Design and Analysis of Field-Logging Write Barriers
Write barriers are a fundamental mechanism that most production
garbage collection algorithms depend on. They inform the collector
of mutations to the object graph, enabling partial heap collections,
concurrent collection, and reference counting. While in principle,
write barriers remember only the pointers within the object graph
that were changed and do so just once, widely-used write barriers
are less precise, sacrificing temporal and/or spatial precision to
performance. The idea of precisely remembering just the pointers
that were changed is not new, however implementing performant
field-precise barriers has proved elusive.
We describe a technique for efficiently implementing field-logging
barriers. We implement a number of barriers and evaluate them on a
range of x86 hardware.
A generational field-logging barrier performs with 0.1% to 1%
mutator overhead compared to a highly tuned object-logging barrier,
while a preliminary implementation of a reference counting
field-logging barrier performs with around 1% to 2% overhead compared to
a highly tuned object-logging reference counting barrier.
These results suggest that garbage collection algorithms that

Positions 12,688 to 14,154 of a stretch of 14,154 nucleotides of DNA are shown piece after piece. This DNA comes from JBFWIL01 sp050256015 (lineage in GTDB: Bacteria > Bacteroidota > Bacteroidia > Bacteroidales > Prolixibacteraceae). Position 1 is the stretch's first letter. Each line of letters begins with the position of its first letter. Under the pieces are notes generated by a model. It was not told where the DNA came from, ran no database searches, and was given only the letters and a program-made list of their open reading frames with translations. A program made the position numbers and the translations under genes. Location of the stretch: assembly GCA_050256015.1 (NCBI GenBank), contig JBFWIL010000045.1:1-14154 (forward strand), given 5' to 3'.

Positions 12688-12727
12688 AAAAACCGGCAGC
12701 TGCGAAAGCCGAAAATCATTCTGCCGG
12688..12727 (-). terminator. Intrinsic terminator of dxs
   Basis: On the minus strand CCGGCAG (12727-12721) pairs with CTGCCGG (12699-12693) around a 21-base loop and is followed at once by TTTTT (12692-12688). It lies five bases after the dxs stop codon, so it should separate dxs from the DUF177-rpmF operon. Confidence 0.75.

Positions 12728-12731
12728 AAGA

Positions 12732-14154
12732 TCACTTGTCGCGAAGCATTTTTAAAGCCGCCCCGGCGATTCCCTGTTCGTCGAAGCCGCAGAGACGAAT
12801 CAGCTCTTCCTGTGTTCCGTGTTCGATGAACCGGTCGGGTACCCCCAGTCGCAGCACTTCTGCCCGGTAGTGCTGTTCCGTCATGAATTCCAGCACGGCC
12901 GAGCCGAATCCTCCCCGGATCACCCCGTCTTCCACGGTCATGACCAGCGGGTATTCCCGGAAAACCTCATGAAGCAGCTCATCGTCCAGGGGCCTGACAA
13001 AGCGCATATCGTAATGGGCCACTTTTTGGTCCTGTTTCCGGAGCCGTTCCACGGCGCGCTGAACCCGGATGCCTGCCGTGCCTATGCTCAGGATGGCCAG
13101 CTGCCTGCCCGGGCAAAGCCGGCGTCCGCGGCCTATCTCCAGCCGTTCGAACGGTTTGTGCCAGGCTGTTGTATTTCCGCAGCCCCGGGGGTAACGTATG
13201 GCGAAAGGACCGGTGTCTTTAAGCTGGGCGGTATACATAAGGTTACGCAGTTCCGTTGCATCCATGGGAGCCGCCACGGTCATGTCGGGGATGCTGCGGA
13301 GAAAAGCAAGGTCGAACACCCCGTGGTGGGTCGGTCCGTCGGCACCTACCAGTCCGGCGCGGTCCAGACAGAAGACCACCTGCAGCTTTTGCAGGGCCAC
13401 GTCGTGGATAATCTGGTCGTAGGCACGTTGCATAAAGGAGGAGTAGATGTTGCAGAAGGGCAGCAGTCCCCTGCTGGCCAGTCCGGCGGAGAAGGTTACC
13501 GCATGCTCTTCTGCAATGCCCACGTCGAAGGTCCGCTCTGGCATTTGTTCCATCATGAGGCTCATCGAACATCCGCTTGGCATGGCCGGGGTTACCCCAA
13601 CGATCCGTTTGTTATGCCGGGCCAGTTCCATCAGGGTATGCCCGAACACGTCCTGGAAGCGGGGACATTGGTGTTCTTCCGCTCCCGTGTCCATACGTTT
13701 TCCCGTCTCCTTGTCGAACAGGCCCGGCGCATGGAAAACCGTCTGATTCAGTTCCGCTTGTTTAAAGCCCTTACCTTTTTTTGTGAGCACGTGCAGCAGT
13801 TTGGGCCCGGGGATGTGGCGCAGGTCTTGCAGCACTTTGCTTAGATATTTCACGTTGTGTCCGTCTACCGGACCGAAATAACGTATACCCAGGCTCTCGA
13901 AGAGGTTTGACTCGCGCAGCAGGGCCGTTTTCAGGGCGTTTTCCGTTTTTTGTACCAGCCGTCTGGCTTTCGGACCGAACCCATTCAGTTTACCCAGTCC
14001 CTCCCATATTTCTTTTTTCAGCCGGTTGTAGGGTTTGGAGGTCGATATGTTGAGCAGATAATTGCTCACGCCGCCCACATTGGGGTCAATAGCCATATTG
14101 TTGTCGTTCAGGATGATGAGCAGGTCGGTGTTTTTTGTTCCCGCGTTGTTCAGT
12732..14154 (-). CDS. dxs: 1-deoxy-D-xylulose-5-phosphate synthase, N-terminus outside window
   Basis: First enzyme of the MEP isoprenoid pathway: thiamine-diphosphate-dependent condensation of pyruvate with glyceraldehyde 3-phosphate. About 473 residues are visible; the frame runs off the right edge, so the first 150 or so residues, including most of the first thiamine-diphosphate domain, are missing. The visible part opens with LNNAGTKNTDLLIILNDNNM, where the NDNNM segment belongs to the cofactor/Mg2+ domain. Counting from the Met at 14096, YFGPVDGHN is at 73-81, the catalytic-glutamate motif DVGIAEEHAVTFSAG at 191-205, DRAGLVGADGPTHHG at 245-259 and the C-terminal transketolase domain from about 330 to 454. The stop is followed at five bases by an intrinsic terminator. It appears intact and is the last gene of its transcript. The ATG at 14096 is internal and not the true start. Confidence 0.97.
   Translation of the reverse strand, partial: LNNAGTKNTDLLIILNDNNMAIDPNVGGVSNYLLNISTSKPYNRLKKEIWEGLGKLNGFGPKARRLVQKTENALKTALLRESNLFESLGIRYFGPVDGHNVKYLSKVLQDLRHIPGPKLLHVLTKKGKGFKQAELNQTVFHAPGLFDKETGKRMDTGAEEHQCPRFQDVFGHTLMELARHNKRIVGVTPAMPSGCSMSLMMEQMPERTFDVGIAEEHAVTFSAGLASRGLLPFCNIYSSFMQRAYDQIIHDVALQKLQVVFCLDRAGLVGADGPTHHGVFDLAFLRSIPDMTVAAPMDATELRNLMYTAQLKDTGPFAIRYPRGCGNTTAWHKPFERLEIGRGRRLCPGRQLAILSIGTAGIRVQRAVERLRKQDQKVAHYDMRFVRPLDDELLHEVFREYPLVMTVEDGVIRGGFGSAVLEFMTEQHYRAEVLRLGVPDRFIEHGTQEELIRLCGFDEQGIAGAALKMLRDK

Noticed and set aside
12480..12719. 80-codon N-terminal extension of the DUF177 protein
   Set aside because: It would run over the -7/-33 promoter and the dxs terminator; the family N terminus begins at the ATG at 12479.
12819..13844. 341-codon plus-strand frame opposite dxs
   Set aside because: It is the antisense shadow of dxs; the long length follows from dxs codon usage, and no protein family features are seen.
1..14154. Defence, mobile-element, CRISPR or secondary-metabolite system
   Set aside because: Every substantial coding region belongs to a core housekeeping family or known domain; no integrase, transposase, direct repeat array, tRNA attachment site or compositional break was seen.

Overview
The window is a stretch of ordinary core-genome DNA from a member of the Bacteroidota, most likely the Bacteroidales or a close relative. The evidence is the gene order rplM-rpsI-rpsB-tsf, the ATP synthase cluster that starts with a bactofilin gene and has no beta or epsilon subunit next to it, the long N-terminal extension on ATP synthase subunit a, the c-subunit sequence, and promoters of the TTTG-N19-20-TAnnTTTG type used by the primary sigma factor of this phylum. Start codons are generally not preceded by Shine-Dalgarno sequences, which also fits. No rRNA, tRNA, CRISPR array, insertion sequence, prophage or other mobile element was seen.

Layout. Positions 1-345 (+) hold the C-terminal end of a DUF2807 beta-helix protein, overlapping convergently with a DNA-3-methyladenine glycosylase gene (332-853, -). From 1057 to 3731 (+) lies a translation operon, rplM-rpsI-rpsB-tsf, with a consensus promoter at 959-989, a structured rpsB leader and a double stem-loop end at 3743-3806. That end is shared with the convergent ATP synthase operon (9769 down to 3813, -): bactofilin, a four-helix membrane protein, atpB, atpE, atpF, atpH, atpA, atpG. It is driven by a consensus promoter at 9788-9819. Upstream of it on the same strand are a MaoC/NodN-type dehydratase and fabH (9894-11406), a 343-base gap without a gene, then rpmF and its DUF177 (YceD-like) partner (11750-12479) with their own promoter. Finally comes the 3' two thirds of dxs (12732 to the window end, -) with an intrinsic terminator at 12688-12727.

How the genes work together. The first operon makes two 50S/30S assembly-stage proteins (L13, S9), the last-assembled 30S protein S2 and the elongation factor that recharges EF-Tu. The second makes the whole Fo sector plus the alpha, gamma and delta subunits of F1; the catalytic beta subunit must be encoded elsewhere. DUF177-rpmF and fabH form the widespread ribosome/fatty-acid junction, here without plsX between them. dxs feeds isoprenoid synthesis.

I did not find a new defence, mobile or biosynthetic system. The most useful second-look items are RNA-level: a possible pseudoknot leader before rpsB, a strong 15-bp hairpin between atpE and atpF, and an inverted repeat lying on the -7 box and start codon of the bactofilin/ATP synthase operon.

require the precision of exactly remembering field mutations without
sacrificing performance may now be possible, adding a new mechanism
to the design toolkit available to garbage collection researchers.
My research interests are centered on the challenge of making software run faster and more power-efficiently on modern hardware. My primary interests include: microarchitectural support for managed languages, fast and efficient garbage collection, and the design and implementation of virtual machines. As a backdrop to this I have a longstanding interest in role of sound methodology and infrastructure in successful research innovation.
Sun 23 Jun
|16:00 - 16:25|
Paul Lietar, Theodore ButlerDrexel University, USA, Sylvan ClebschImperial College London, Sophia DrossopoulouImperial College London, Juliana FrancoMicrosoft Research, Cambridge, Matthew ParkinsonMicrosoft Research, UK, Alex ShamisMicrosoft Research / Imperial College London, Christoph M. WintersteigerMicrosoft Research, UK, David ChisnallUniversity of Cambridge
|16:25 - 16:50|
Steve BlackburnAustralian National University
|16:50 - 17:14|
Koichi SasadaCookpad, JapanLink to publication DOI
|17:14 - 17:15|